Balance theory is (at its simplest) the concept that the relationship between two entities is either positive or negative and a combination of these relationships can be either balanced or unbalanced.
When three people are friends (positive) with each other, the relationship is balanced and sustainable – there should be no reason not to become friends. When three people are enemies (negative) with each other, the relationship is unbalanced and unsustainable, two people should team up and focus their hatred on the third – the enemy of my enemy is my friend.
Hamza Khan, quantitative analyst at explains the significance of the balance theory to the commodity complex, Consider those three people as the consumer, the speculator and the refiner. During the first six years of this decade, the relationship between these groups was positive and balanced, as demonstrated below.
A booming economy meant consumers’ incomes were secure and growing. As yesterday’s chart of the day in illustrated, consumers were comfortable with spending a slightly higher percentage of their income on gasoline and energy every year. Prices at the pump steadily grew above $2.00 and refiners were making 15.93% of that price, with crude oil accounting for 46.85% of the cost, a comfortable margin.
Market speculators looked at rising sales of the Hummer and assumed gasoline demand would remain strong despite higher prices. This held true for several years and the relationship was sustainable. Then the sub-prime crises began in late 2007 and credit seized up, resulting in the graph below.
This graph is unbalanced because speculators and refiners assumed consumers would continue paying high prices at the pump. Consumers were happy to believe that the speculators would lead to an economic recovery quickly, but were unwilling to pay higher prices at the pump.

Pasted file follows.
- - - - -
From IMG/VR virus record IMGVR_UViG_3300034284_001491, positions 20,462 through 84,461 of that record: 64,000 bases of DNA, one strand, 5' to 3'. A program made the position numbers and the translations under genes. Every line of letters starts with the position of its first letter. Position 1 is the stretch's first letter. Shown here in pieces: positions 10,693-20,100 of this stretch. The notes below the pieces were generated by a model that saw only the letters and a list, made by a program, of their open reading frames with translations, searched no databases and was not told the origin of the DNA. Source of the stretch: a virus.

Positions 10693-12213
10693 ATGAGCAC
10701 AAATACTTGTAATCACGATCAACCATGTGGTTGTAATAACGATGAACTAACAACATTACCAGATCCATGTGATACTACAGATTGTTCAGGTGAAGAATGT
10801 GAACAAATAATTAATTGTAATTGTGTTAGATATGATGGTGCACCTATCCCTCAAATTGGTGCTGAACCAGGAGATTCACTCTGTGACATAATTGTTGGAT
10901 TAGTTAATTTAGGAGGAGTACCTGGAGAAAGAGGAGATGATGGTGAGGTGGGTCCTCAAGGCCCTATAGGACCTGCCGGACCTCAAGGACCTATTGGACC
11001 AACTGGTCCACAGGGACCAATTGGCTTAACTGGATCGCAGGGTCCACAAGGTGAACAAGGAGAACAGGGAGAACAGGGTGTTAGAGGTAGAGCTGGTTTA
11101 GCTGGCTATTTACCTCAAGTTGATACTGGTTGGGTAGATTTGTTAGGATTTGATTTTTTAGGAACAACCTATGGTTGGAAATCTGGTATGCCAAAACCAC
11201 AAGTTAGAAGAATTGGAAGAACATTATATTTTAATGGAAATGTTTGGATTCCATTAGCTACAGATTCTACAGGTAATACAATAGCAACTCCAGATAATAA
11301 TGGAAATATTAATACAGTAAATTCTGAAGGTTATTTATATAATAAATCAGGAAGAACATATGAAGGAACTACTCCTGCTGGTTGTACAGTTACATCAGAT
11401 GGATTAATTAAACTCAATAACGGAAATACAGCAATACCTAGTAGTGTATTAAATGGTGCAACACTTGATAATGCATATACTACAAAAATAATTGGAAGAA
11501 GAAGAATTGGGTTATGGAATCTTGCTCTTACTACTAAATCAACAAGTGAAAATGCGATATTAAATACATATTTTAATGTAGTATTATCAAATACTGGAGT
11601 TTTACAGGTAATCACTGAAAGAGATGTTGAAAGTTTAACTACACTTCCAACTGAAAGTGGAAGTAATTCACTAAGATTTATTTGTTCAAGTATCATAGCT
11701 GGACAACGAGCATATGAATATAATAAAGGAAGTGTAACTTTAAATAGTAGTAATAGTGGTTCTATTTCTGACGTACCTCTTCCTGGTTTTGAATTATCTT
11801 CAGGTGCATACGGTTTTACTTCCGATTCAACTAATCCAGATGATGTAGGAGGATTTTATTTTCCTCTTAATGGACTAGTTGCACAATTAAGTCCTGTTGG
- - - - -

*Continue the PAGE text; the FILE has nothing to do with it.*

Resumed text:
This refusal created an unsustainable situation in 2008 and refiners could not pass prices on to consumers. Refiners were only earning 3.2% of the $4.062 prices at the pump while crude oil accounted for a whopping 75.80%. This situation was unsustainable and the crude oil bubble popped soon after.
In the aftermath, our triangle was in balance again – consumers had less to spend but gasoline prices were lower at the pump. Refiners still made money because wholesale crude prices were low and speculators were unwilling to let prices rise too high.
As we can see in the above picture of the last ten Januarys, crude oil’s share of the cost of retail gasoline has been steadily rising and refiner’s margins steadily falling. This last January crude oil accounted for 69.1% of the price of retail gasoline. That is massive and it is 1.2 points greater than the share back in January 2008, i.e. when Nymex WTI first traded over $100.
However, since January 2008 (the recession began a month earlier) 8.4 million Americans lost their jobs. As such, two years ago retail gasoline was over $3 (with Nymex crude oil averaging $92.93), this last January Nymex crude averaged $78.40, with retail gasoline around $2.70. Consequently, back then the EIA estimates refiners earned 7.8 cents on the dollar, today they earned only 5 cents… and that was with crude oil below $80. Thus, projects that should WTI head back to $95 and consumers fail to respond (which seems reasonable), then this summer is shaping up to be rather ugly for the downstream side of Big Oil’s ledger!
Stephen Schork is the Editor of and has more than 17 years experience in physical commodity and derivatives trading, risk systems modeling and structured commodity finance.